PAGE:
Abner shares that the book of Nehemiah became their blueprint for how to rebuild their community. It started by not being swayed by the criticism of their opponents or giving in to the threats and insults (Neh. 4:7-9). Instead, they sought the Lord's strategies, worked together and got involved. With permission from the state attorney general, Abner's church began to televise previously closed-door courtroom proceedings for accountability to the public. In 2006, they championed a "Promote the Vote" campaign to encourage local citizens to run for office. The event ran all day as 130 ordinary citizens, many of them believers, ran for office. In 2007, a Christian woman was voted in as mayor, and the community saw even more dramatic changes as she, along with other newly elected officials, began to lead the city with godly wisdom and creative strategies for growth. Churches began to offer recovery programs for drug addicts and a Teen Challenge Center was established, where lifelong destructive cycles were broken.
Abner said it was not always easy. The first few years were a challenge, as many illegal activities continued even in the midst of revival. Even so, God's tangible presence gave the people a fearlessness to confront the challenges. They didn't get caught up in opinions and avoided any negative statements about their city. Realizing the power of their declarations and the impact of their witness, they chose their battles carefully. Pastors agreed to focus on the non-negotiables—"heaven and hell issues"—and let the other stuff go. They were intentional in seeking the Lord together, knowing the true power of unity in defeating their enemies.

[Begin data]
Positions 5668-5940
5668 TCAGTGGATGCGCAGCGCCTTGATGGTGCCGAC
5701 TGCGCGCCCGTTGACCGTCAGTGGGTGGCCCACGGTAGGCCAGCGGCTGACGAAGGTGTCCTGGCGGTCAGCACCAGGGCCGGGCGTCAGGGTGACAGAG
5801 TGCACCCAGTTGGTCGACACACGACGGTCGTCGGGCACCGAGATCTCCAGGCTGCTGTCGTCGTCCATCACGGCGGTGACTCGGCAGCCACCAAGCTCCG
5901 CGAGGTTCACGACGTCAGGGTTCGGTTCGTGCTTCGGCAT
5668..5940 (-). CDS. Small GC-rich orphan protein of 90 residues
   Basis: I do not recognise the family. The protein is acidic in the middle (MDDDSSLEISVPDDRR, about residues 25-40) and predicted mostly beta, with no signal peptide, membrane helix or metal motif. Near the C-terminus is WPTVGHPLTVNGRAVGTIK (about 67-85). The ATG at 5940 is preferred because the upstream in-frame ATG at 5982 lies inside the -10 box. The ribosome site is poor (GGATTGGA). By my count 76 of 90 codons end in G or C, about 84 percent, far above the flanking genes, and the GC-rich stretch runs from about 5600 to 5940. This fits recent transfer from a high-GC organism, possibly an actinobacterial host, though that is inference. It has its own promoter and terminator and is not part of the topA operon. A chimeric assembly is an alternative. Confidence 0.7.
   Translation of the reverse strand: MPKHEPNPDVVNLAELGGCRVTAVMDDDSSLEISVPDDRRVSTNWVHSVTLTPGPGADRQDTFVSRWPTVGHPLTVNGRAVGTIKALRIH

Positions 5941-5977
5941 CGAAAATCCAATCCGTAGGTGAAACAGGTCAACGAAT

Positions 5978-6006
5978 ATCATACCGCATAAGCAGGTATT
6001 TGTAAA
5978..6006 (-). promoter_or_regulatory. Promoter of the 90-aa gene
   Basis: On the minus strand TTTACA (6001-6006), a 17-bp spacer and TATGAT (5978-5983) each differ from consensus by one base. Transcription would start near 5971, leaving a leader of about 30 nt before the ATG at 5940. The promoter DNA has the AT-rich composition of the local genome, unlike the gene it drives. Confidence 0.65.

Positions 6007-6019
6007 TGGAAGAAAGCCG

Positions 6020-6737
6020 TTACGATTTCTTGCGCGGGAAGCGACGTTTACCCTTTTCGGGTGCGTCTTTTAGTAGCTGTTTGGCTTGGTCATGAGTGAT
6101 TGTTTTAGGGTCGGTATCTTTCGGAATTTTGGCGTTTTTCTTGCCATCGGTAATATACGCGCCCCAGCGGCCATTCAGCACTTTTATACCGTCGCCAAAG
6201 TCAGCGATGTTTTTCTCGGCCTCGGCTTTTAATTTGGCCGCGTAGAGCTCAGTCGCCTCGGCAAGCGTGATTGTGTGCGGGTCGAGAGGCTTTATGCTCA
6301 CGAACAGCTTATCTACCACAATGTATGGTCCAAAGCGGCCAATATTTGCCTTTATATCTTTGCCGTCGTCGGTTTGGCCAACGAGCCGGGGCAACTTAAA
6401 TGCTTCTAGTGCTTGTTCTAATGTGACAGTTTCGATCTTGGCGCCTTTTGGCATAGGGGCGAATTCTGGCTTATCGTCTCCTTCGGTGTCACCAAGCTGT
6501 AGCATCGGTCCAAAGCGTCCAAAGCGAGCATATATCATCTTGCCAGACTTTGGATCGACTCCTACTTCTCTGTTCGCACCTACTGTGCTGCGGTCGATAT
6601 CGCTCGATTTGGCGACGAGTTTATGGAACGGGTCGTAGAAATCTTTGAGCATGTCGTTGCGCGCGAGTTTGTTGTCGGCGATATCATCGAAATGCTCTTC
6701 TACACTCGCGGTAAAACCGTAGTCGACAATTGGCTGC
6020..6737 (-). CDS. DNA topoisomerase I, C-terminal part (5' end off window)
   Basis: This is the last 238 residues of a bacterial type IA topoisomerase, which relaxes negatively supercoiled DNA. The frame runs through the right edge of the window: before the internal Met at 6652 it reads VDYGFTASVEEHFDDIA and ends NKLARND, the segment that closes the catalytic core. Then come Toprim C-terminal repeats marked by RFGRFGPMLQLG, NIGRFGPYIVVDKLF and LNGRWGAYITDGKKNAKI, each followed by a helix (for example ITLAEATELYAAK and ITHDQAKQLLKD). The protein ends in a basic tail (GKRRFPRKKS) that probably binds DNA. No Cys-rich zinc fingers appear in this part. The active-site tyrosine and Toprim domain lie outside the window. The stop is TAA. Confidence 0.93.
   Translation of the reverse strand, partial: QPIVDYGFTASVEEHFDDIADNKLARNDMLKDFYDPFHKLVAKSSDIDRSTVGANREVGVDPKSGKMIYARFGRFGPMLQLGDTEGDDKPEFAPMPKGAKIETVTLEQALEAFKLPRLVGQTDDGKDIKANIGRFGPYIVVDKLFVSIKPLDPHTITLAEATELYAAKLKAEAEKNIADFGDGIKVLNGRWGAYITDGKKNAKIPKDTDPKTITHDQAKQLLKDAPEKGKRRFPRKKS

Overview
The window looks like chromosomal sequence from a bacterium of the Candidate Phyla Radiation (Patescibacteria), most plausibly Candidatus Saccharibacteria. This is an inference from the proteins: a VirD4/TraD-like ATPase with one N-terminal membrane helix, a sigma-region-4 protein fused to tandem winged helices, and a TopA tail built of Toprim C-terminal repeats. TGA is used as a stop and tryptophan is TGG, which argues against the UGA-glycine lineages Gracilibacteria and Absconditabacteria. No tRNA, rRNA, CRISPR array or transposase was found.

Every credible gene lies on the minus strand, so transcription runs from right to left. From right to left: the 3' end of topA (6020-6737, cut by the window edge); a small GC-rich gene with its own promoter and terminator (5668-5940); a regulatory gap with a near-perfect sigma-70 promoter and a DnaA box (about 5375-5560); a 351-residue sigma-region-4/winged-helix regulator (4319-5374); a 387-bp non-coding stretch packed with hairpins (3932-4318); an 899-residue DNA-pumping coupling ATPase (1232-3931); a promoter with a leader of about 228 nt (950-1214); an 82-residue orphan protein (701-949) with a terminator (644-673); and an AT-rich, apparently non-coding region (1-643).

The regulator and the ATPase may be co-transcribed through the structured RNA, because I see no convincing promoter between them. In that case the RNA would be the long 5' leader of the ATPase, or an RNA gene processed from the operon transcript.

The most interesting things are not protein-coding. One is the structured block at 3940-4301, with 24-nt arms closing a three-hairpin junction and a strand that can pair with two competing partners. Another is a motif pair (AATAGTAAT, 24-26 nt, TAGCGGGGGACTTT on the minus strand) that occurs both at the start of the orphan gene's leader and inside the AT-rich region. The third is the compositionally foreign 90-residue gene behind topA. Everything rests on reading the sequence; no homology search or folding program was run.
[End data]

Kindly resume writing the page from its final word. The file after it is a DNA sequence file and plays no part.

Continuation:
Within a few years, Manchester became known as a "city of hope" and a testimony to the world of a transformed community. Not only were the people changed, but even the land began to produce again. Animals returned to the forests, and the water became drinkable. Crime went down, and jobs came back. The downtown landscape was beautified, and tourism began to flourish.
Manchester's testimony should be a lesson for us in this nation. We are at a similar place of opportunity. We have seen God work on our behalf in this last election, and now, we must get involved. Rather than simply criticizing the opposition through social media, we need to act. God's favor is already at work, and we must seize the opportunity to demonstrate the power of the kingdom through our witness and our work. It starts at the community level, where everyone can participate and make a difference.
The challenges before us are bigger than the White House. The engrained belief systems and mindsets of rebellion and godlessness must be shifted and displaced by a people of God's power and presence. It is only as we step up and actively engage in our fields of influence that we can make any lasting difference for the kingdom.
The process of transformation for Manchester, as well as for America, is just as the Lord says in Exodus 23:30: "Little by little I will drive them out before you, until you have become fruitful and inherit the land."